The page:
Furnace Filters Can Be Dangerous

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Jan 01, 2011 | Networx Team
carbon monoxide detector

Ron Ingram, age 63, was a veteran reporter at the Herald & Review newspaper in Decatur, Illinois. Even though Ron was in perfect health, sadly he met an untimely death in 2009 due to carbon monoxide poisoning inside his home.

Annie Getsinger, also a Herald & Review reporter, wrote about the panic that Ingram’s death caused within the Macon County area. According to her article, "local stores and retailers... are finding it difficult to keep some basic models of carbon monoxide detectors in stock."

Local residents are now aware that carbon monoxide poisoning is a real threat. One of the main causes of carbon monoxide poisoning is furnace filters. Even though furnace filters can save homeowners money by helping furnaces to run more efficiently, many people never bother to change or clean old filters. When furnace filters become clogged, the result can be a toxic build-up that leads to carbon monoxide poisoning. However, there are several ways people can avoid falling prey to carbon monoxide as Ron Ingram did.

  • If you use a furnace filter, replace (or clean, according to user instructions) your filter every single month without fail. Far too many people simply forget about furnace filters, which can be a fatal mistake.

  • Have your furnace professionally inspected each year. The fee that HVAC inspectors charge is nominal when compared to the amount of physical damage that carbon monoxide poisoning can cause – don’t take the chance.

  • Purchase a carbon monoxide detector, and place the detector inside your home. If the detector indicates that traces of carbon monoxide exist within your home, open windows, leave the house and call your gas company right away.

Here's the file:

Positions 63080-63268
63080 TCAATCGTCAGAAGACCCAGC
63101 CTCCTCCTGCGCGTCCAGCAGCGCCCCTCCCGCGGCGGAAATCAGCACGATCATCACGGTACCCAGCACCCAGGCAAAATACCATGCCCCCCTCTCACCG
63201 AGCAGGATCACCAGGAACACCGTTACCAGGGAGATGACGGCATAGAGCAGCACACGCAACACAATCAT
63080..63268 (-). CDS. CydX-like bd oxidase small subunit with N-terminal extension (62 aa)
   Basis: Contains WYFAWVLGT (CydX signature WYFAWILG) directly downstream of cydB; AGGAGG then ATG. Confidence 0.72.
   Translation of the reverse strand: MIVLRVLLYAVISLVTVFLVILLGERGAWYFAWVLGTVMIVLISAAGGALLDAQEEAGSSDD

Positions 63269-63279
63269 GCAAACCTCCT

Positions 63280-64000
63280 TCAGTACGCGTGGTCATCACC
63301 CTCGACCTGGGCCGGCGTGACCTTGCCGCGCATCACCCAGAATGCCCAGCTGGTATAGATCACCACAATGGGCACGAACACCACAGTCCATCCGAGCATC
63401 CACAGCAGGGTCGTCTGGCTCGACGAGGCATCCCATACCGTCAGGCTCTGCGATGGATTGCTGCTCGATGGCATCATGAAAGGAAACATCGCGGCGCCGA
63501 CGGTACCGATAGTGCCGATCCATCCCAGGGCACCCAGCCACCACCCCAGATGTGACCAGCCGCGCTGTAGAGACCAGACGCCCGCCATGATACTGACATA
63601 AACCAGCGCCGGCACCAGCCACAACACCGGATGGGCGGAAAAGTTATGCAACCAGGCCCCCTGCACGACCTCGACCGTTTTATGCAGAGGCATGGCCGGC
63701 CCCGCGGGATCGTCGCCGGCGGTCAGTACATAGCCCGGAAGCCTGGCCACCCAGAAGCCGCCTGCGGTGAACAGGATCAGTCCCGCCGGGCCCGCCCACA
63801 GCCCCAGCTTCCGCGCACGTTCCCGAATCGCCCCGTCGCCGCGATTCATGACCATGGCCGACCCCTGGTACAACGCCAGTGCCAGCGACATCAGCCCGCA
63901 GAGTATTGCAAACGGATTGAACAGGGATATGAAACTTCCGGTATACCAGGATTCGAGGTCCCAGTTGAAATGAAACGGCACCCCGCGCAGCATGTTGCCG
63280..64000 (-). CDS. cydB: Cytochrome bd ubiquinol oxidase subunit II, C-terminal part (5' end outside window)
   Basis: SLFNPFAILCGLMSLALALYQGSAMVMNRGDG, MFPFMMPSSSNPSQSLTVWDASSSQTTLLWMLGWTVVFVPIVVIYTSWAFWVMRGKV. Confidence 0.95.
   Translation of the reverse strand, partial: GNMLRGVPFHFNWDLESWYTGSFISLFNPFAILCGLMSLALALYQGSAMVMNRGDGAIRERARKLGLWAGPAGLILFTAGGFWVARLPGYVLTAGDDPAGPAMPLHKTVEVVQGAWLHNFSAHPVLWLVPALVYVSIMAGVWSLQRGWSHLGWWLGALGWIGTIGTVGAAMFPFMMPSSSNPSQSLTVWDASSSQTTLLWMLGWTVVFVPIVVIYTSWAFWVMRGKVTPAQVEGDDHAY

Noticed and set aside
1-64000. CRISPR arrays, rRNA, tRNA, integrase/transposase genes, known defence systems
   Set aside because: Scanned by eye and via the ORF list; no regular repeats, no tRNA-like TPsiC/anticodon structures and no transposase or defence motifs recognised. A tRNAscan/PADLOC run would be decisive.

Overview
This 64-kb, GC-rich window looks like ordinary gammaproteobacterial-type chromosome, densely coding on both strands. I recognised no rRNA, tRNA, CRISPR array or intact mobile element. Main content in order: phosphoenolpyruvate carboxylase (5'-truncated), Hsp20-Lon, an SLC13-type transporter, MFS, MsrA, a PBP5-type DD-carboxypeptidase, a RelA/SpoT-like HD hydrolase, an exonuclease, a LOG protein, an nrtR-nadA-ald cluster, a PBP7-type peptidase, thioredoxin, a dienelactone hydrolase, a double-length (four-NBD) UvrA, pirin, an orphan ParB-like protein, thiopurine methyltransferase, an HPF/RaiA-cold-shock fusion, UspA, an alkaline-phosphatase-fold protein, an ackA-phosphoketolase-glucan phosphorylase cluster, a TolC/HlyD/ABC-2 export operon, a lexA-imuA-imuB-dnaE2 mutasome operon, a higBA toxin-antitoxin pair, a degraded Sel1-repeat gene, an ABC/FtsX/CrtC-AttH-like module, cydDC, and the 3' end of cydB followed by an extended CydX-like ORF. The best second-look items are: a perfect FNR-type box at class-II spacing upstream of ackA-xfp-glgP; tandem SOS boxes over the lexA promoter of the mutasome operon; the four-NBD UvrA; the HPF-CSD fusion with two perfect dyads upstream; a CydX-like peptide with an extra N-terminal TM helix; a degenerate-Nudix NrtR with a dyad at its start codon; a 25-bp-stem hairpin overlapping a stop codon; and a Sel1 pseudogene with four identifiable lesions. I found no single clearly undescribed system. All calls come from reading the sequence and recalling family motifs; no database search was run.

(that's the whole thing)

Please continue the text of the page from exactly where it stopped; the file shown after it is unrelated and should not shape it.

• Check to ensure that your carbon monoxide detector is functioning properly each month. Pay careful attention to manufacturer details, and make note of any type of malfunction.

  • Purchase a carbon monoxide detector separately from any other kind of fire or other detector. While some fire detectors may claim to double as carbon monoxide detector, the two units should function separately in order to work properly.

  • Recognize the symptoms of carbon monoxide poisoning including: headaches, fatigue, nausea and faintness.

  • If you think that you’ve been affected by carbon monoxide, leave your home immediately, visit a local hospital and have your home thoroughly inspected.

While carbon monoxide poisoning may not occur frequently, this type of gas is both colorless and odorless, making it a viable threat to every homeowner. When it comes to carbon monoxide, make sure to play it safe, change your furnace filters and have your furnace inspected every year by a professional.

Updated May 27, 2018.

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